Coalition for Transformational Education

Richard K. Miller convened a group of about 20 higher education leaders in June of 2017 to consider the findings of the largest survey of college alumni in history, performed by Gallup for Purdue University. It set out to measure “the most important outcomes of higher education—Great Jobs, Great Lives.” The findings are extraordinary: alumni who reported that during their undergraduate years they encountered someone who “cared about them as a person” and also had the opportunity to engage in applying what they learned in a real world context—these graduates had twice the national average of wellbeing many years after graduating. Richard conceived and founded this coalition in 2017 and continues to serve as Founding Chair of the Steering Committee.

For a wonderful summary of the project, please see the article in the Mary Christie Institute.  

The Gallup definition of Wellbeing includes more than getting a good job. It is based on behavioral economics with more than 80 years of development, and includes financial wellbeing but goes well beyond that to also include physical wellbeing, community, social, and purpose.

In recent years, all of higher education has come to realize the importance of wellbeing including mental health for all students on campus.  This original group has grown to include leaders of the universities represented here by their logos, and it has hosted small group meetings with several influential thinkers in this space, including:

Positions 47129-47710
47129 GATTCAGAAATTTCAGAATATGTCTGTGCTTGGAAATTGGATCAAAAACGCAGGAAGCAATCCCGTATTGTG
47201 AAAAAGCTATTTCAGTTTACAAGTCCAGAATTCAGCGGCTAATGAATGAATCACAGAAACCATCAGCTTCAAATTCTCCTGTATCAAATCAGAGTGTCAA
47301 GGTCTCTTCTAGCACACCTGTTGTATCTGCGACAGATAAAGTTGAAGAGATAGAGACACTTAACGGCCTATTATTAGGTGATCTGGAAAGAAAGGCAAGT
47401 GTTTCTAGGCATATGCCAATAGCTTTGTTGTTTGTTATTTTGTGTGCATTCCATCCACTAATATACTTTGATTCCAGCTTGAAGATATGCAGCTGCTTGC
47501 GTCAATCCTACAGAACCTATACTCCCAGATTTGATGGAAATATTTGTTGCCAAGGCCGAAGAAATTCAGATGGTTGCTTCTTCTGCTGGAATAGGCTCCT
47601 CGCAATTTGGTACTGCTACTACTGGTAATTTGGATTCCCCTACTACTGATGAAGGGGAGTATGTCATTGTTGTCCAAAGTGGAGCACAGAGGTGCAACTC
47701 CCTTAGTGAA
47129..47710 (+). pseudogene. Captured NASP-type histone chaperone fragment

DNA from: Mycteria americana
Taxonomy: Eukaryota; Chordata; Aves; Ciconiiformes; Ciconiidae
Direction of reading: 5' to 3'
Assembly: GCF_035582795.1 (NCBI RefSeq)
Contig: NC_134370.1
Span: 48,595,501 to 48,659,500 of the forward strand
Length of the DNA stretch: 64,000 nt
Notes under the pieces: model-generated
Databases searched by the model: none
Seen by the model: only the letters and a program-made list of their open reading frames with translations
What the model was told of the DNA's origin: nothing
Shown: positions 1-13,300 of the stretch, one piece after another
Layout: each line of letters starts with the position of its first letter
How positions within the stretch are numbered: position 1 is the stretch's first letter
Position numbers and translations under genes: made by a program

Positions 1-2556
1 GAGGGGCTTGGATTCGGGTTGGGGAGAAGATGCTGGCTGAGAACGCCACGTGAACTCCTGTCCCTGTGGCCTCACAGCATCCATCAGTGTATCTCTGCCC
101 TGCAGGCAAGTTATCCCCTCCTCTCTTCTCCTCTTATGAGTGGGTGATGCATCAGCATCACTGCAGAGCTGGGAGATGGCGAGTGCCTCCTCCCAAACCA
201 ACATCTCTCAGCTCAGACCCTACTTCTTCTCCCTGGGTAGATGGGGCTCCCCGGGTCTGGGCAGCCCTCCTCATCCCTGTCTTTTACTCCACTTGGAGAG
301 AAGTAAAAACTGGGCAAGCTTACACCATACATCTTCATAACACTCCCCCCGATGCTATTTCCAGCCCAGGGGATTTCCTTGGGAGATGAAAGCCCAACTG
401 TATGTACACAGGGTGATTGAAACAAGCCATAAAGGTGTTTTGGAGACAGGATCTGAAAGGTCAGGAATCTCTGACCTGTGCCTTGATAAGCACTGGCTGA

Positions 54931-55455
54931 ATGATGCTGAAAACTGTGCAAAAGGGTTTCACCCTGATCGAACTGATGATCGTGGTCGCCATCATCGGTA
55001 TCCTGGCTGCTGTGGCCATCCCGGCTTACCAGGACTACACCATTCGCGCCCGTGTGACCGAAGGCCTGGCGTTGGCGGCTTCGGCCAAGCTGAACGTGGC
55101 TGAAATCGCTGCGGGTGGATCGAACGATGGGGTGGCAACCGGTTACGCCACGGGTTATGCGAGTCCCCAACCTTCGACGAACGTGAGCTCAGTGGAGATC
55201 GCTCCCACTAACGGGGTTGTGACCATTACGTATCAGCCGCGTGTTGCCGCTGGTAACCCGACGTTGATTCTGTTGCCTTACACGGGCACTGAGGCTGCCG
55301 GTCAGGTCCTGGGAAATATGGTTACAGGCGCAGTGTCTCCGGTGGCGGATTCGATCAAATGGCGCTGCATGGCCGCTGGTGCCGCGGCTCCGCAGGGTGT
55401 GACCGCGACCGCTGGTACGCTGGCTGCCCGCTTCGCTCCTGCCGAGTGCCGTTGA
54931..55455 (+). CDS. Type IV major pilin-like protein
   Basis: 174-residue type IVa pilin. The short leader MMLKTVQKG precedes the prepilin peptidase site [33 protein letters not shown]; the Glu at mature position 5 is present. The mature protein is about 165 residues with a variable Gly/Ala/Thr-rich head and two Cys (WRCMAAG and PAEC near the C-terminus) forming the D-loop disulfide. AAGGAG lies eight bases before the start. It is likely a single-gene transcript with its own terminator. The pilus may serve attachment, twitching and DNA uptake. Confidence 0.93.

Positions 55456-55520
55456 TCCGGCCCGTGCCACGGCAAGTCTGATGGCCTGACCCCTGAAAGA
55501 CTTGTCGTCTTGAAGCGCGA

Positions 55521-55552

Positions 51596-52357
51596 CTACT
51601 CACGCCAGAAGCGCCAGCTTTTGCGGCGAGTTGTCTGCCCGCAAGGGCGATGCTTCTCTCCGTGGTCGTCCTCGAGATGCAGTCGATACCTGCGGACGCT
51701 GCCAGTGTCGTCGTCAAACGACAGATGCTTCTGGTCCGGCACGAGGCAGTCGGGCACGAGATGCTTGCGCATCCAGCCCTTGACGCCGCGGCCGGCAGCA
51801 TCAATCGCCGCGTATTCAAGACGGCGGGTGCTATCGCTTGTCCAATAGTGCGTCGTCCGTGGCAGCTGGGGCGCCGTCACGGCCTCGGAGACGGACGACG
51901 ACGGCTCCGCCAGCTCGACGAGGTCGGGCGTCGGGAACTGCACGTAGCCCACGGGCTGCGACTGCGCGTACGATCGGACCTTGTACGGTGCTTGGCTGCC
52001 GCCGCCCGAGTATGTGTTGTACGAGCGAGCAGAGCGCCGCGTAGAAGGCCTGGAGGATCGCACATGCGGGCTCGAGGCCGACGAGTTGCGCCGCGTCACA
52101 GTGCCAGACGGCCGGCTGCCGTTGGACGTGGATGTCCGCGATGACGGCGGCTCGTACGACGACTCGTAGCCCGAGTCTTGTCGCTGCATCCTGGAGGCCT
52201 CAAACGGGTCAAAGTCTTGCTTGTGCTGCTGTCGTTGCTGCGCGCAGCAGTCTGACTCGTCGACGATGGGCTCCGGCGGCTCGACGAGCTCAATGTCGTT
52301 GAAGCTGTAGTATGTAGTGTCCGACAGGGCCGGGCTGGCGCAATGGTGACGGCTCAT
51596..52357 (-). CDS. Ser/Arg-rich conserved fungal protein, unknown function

Determined to develop pilot projects on many campuses that can scale to touch all enrolled students—not just the lucky few—the CLTE held its first annual conference on September 22-23, 2021 where 13 faculty teams from a dozen campuses shared their best practices and lessons learned.  Guest speakers included Prof, Jonathan Lee Walton, from Wake Forest University, and Prof. Laurie Santos of Yale University.

The animating goal of this Coalition is to touch every enrolled student at scale with learning experiences in college that result in significantly improving their wellbeing years after graduation.  This will be accomplished by building prototypes of new approaches to mentoring and experiential learning at scale that affect students’ identity, agency, and purpose.  Each campus will take an approach that is tailored to its mission and resources, and a broad community of practice is essential to learning how best to improve the outcomes on their campus.